Uploaded images are called “pins” and you “pin” or “re-pin” pins to boards. Just like a big corkboard collection of all your favourite photos.
Images can be any size, though you should aim to upload something at least 600px wide and 900px tall. Here’s an image size guide on one of my favourite social media news sites, Social Media Examiner. If you don’t have Photoshop or photo editing software, use Canva (free!).
You can also download the Pinterest browser button so you can pin images directly from your website.
When you upload images, be sure to add a description. Use common keywords in your description to help people find your pins. “Wedding rings”, “gold ring”, and “diamond ring” are all keywords. One way to test this when you’re getting started is to type words into the Pinterest search that you think your customers would use. Does it bring up work similar to yours? Then you’re a go.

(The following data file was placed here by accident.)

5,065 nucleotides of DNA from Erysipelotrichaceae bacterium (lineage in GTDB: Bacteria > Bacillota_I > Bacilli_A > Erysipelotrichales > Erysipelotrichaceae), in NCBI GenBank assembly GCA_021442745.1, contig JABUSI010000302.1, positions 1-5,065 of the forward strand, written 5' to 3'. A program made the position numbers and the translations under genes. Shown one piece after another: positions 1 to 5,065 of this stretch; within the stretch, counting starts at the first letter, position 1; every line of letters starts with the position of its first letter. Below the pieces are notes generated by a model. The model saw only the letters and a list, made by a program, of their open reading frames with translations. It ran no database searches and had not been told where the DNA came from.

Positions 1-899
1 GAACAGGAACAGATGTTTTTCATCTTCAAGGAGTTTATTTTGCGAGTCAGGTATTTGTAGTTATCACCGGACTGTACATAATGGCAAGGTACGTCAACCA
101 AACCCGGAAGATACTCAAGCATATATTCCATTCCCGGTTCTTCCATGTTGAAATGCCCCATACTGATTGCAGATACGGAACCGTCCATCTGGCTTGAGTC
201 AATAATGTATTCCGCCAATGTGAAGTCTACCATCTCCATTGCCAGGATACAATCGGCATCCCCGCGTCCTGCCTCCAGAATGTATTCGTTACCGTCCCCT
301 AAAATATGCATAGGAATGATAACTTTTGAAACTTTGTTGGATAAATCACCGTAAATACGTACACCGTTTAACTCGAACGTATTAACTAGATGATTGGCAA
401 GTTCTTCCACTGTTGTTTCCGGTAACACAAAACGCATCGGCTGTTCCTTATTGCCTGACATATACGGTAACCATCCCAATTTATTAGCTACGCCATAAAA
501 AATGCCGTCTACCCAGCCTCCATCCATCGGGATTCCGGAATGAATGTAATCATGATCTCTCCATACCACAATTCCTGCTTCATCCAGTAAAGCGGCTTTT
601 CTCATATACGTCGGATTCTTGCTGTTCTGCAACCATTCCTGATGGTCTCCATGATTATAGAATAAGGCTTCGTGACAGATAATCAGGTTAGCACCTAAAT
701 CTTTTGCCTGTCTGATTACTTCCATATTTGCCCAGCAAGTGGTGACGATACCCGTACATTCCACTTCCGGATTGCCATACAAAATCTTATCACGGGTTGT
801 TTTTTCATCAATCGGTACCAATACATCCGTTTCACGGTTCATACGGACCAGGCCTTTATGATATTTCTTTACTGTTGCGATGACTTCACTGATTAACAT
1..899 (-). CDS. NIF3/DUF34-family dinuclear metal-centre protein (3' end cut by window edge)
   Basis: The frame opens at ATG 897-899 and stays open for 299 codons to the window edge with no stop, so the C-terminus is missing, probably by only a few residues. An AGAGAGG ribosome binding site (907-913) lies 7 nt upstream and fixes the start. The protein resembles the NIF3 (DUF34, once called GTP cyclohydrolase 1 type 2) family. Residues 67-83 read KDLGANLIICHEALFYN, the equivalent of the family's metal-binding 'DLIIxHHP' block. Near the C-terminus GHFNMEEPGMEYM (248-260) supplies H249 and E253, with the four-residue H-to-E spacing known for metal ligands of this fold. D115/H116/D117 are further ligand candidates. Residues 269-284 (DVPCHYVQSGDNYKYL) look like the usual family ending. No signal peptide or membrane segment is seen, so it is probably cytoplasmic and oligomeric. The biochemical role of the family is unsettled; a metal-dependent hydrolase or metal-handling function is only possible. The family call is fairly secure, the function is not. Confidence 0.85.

Along with your description, make sure you add a link to your website, preferably a page that is relevant to the piece your posting. If you don’t have an ecommerce site, then just use your homepage.
How often should I post?
When you’re getting started, you’ll have tons of content to upload and you may be eager to get it all up at once. Be a little patient, and aim for 3-10 pins per day if you have lots. Spread it out so that instead of flooding the newsfeed with one batch of images, you have a handful going up regularly, which keeps people seeing your content more often. I use Tailwind (free trial, but only $20 a month) with Hootsuite to schedule my pins. In fact, Tailwind even has a suggested calendar to help you target the most effective times to pin.
What else should I do on Pinterest?
Let Pinterest be a source of inspiration for you and your followers. Create boards for things you’re interested in and that are relative to your business. For example, if you’re into photography, then create other boards for different types of photography, vintage cameras, photography tips, etc. Re-pin from other people’s boards and share the love! Don’t be afraid to comment, either.
Keep an eye on your Pinterest analytics. You need a business account for this, but if you really want to see how people are connecting with your work and how much traffic it’s sending to your site, you’ll want this. You can see who is re-pinning your content, what else they’re interested in, what pins are most popular, etc. Would a video blog on Pinterest analytics be useful for you? If so, let me know in the comments!